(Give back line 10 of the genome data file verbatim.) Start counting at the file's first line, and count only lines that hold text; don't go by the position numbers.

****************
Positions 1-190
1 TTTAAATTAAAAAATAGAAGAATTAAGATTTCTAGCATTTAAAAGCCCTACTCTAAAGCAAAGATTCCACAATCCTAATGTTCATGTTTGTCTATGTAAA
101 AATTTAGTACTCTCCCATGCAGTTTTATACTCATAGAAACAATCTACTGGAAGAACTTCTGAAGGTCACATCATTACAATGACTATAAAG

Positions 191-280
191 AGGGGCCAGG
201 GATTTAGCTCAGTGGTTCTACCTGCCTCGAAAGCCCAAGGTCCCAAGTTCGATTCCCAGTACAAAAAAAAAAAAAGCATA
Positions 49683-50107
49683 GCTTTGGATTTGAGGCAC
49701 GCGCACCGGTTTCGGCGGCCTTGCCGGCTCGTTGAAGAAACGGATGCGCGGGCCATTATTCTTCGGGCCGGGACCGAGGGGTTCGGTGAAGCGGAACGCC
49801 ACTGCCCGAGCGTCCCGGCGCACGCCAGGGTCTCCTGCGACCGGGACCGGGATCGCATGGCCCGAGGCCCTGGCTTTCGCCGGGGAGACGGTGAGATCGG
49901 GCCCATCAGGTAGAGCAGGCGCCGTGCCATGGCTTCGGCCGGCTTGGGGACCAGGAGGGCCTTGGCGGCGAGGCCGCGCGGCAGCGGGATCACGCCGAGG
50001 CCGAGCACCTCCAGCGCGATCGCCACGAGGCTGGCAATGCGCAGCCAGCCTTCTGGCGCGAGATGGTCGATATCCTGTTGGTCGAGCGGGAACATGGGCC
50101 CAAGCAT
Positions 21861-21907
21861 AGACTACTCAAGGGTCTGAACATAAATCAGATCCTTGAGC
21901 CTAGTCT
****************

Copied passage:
49801 ACTGCCCGAGCGTCCCGGCGCACGCCAGGGTCTCCTGCGACCGGGACCGGGATCGCATGGCCCGAGGCCCTGGCTTTCGCCGGGGAGACGGTGAGATCGG